YM, isn't it fun to leave school and to discover, "Hey, I can read WHATEVER I want?" Oh yeah, and, "I don't have to finish anything I don't want to."

Mandarine, perfect solution! I've found occasionally, usually when they've been off to Hollywood, some of those classics do show up dressed in finer covers, but not often enough.

j.c. montgomery said...

Too freakin' funny. And, uh, too close to home.

And nope, that wasn't me in the back of the book shop, over in the corner, on the floor, oblivious to the world around her, nose deep in a Lemony Snicket book.

Nope wasn't me.

Eva said...

You made me laugh so hard!!! I'm not very discriminating either. ;) Though I will say, I am picky about my mysteries.

litlove said...

Hilarious as ever, Emily! You're in good company, though: there's a quote from P G Wodehouse that I read once and could never track down again that went something like: 'There are so many fine, important literary works to read, but just as I start to reach for one, my eye falls on the latest Agatha Christie.....'

Emily Barton said...

JC, oh yes, hiding out in a corner somewhere with Lemony Snicket. Perfectly understandable.

Eva, I do tend to eye mysteries a little more suspiciously than others, but it doesn't stop me from picking them up.

Litlove, well, if I'm in company with the likes of P.G. Wodehouse then I'm going to stop being so ashamed.

bookcrazy said...

Well, brilliantly executed. I think I have wanted to say what you have said here for quite sometime but was never able to put it this way. If I had tried, it would have failed.

In my dealing with this same problem, I have decided that one must go with the flow. I have a friend and guide (very senior to me) whom I saw once carrying some ten books for a 3 day business trip. I asked him and he said "You never know what you may want to read". That stuck with me.

The point is if you love reading, read. Don't impose restrictions on yourself. I have seen my average reading speed having increased tremendously following this method. So much so that I take reading a Roth or a contemporary Markus Zusak as a 'break'. And more times than not, they turn out to be more fun and no less enriching. e.g. I found Markus Zusak's The Book Thief was a profound book and great fun. I had picked it as a break.

Happy reading!

ZoesMom said...

Brilliantly put!

I had a very similar experience to Yogamum -- the day I quit grad school was the day I discovered a magical place known as Half Price Books. There I re-discovered my love of reading -- taking home whatever looked appealing and constantly going back for more. I stopped thinking about what I "should" be reading and decided to only read what I wanted to read -- literary snobs be damned.

Dorothy W. said...

Great post! As all your commenters show, however, you may not be so alone in this ...

Susan said...

Great post is right! I ended up doing one on my blog too - http://susanflynn.blogspot.com/2008/03/are-you-book-slut.html
just because it was irresistible and like some of your commentators have said, they are book sluts too! I linked your blog to mine so others could read your bookslut entry, it is so perfect!!!!

Charlotte said...

Me too, sluttery of the worst kind. Though I've had a rest from chicklit lately - maybe I need to go back there.

Julie P. said...

It's so glad to know that I'm not alone with my vice!

Emily Barton said...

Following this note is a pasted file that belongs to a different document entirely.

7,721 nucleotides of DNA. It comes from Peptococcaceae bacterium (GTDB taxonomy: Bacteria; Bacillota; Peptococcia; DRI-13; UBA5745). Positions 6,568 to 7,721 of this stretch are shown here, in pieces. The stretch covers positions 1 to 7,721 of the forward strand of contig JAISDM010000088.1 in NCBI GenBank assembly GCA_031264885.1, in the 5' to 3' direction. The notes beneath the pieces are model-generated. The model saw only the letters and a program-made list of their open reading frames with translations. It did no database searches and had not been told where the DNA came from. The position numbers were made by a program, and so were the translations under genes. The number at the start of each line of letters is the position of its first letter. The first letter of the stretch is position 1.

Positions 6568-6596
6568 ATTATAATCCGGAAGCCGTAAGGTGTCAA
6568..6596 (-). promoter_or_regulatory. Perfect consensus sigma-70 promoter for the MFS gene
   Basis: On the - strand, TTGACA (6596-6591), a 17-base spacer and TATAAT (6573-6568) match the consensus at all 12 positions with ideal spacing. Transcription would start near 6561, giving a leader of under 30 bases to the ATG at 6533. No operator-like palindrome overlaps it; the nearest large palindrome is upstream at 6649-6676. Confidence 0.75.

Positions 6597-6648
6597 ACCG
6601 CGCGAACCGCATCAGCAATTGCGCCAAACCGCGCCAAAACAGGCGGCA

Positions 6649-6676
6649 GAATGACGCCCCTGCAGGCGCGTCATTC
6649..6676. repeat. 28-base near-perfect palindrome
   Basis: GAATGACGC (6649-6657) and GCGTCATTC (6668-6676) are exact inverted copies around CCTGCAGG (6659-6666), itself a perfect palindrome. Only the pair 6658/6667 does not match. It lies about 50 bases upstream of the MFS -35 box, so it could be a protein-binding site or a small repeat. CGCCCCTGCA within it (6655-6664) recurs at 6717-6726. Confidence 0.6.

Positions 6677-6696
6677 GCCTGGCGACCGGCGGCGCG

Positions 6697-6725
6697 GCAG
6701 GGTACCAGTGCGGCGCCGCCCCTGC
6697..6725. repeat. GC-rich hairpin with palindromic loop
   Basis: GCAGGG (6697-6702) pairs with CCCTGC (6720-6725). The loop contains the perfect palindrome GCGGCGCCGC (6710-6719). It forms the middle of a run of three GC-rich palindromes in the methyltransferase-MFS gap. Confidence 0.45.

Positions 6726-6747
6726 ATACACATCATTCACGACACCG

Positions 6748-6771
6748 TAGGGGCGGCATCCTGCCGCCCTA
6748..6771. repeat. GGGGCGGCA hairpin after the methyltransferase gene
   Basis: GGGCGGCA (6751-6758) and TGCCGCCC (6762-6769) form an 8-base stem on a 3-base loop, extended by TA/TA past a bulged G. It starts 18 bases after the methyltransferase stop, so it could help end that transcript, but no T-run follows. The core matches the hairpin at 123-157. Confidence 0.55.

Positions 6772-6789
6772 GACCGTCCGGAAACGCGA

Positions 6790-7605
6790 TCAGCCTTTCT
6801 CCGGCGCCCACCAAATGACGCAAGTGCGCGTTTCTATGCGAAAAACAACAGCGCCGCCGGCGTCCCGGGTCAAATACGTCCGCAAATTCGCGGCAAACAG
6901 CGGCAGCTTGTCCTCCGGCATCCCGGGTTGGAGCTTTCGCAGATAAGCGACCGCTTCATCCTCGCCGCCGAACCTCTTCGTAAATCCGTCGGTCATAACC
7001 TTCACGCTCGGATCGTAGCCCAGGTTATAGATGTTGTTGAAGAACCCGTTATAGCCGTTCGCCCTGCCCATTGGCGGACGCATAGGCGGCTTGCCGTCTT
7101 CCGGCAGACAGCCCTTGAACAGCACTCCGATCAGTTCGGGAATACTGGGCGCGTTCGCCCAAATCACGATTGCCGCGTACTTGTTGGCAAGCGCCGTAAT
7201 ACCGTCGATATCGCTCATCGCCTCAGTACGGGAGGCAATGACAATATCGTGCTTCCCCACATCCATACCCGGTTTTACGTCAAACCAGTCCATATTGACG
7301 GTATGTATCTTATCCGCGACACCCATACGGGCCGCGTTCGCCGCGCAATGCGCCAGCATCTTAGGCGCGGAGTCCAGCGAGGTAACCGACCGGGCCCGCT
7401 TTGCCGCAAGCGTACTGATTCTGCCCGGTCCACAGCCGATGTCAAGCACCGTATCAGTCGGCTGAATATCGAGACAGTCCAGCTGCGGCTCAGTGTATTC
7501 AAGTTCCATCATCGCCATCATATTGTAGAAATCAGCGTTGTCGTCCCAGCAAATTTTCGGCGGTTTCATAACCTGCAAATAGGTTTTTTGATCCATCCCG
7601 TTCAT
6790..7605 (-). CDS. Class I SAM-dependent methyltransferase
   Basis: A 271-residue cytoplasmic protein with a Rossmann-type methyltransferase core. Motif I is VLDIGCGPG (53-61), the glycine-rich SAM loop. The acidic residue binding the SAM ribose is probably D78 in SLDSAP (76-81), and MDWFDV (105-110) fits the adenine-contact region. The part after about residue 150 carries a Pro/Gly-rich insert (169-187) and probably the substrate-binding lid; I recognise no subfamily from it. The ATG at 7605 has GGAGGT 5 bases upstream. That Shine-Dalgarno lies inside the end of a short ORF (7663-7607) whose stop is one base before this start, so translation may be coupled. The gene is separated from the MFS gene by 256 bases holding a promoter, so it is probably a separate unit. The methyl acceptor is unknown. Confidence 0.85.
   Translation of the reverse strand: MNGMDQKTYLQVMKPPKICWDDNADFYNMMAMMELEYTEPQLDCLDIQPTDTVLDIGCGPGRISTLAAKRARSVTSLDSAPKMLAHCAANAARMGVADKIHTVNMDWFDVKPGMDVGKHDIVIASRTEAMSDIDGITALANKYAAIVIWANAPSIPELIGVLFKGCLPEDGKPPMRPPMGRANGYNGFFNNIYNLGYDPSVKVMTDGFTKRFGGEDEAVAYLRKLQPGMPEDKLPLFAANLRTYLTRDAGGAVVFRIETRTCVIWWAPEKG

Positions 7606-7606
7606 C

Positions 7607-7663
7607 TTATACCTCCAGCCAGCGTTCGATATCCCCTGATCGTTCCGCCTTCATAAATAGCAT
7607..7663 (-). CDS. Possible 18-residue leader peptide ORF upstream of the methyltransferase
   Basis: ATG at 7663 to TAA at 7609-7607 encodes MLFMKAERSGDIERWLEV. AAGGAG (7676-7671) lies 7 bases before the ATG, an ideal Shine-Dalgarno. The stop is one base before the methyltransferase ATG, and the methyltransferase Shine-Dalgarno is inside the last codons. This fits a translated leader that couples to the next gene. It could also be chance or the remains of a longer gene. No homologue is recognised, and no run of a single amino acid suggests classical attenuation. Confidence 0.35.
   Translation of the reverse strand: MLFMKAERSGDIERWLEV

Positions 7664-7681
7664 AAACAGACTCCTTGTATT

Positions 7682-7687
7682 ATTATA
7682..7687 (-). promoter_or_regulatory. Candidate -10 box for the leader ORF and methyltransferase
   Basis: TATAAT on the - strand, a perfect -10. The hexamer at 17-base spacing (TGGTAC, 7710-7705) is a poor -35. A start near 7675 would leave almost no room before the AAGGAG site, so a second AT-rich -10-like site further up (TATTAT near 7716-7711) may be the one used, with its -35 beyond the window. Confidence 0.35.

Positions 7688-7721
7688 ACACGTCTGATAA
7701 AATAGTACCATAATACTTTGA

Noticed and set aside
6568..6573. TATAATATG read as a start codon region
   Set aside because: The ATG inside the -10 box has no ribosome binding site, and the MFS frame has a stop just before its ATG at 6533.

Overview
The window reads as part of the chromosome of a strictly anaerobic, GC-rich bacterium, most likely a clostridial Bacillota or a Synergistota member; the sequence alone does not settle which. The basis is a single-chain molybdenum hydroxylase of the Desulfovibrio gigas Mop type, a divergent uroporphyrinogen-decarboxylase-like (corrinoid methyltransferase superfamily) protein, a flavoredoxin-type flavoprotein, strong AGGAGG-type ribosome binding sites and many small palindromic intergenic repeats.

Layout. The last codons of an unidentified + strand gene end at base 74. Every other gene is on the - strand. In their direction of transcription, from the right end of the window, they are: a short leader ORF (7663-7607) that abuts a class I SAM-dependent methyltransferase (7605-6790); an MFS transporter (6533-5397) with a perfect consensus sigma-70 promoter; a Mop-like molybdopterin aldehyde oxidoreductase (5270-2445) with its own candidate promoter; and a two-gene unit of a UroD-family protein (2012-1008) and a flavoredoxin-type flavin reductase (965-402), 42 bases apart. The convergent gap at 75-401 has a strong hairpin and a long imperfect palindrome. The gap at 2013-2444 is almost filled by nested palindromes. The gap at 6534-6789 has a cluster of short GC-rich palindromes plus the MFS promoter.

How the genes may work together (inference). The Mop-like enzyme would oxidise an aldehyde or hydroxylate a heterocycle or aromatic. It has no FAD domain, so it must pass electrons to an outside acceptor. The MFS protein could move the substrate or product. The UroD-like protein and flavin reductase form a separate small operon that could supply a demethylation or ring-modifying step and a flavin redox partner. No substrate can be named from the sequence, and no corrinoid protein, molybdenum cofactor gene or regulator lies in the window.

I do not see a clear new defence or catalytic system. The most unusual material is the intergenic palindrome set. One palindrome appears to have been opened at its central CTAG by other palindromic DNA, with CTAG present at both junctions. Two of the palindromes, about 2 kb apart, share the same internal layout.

BC, oh I'm quite familiar with the ten books for a three day business trip phenomenon. And I don't suppose you'd mind if invited The Book Thief over to my place for a little fun, would you?

ZM, yes, "literary snobs be damned." They're so tiresome in their righteousness, aren't they? And I bet we sluts are having much more fun.

Dorr, it seems I'm in absolutely superb company!

Susan, bet you didn't know we sluts could blush! Thanks for the praise.

Charlotte, more proof that we were separated at birth.

Julie, see how much company we have?

jenclair said...

:) I'm a slut with a guilt complex. I read for escape and entertainment with abandon and then choose something more serious. Like eating dessert for days, then a big helping of vegetables. This is a result of my father's mandate: "No more Nancy Drew without something worthwhile." My library books were then monitored, and I discovered I actually love nonfiction.

Courtney said...

Hmm. I almost think I could rival you for your title. Surprise, surprise, right? But I don't care...there is nothing like making love to a good mystery novel - arguably, I'd take it over the tried and true, every. single. time.

heather (errantdreams) said...

Oh my goodness, I'm right there with you! I can read a novel a day, easy, when I'm in the mood, and I'll go from SF to fantasy to romance to erotica to mystery to thriller in a heartbeat.

Kim L said...

Is it sad that sometimes I don't mind being a bookslut? Sometimes I'm exceeding proud of my intimate knowledge of Grisham and Crichton. Sometimes chick lit positively makes me shiver.

Emily Barton said...

Jenclair, no more guilt! You're certainly allowed to eat dessert first if you'd like.

Court, I had a feeling you and I could be "title-of-this-post rivals."

Heather, "variety is the spice of life," huh?

Kim, not sad at all. I'd much rather hang out with book sluts than book snobs anyday.

Bookie said...

I'm a big ol' book whore too, I sleep with everyone. Well, just about everyone, except James Patterson because he has the clap.

Emily Barton said...

Bookie, well, I've even slept with James Patterson...before he had the clap. I heard the rumors, and his number is no longer in my little black book.

raych said...

Man, I HEAR you! I keep asking myself, why do I let myself be swayed by all the heart-breakers out there? Why don't I just settle down with something solid and literary? Because I like good old Charlie Dickens, and I like John Irving, but I've been known to paw at some John Grisham if someone else brings him into the house. And (it embarasses me to admit this) I've even spent some time with the ladies - Sophie Kinesella, Mary Roach. This is awkward. I need to go.

Emily Barton said...

Raych, oh yes, I've spent plenty of time with the ladies myself.

Darcie said...

Love it! I have to say the I am there with you...too many people to count!

Emily Barton said...

Darcie, boy, it's amazing how many sluts are coming out of the woodwork!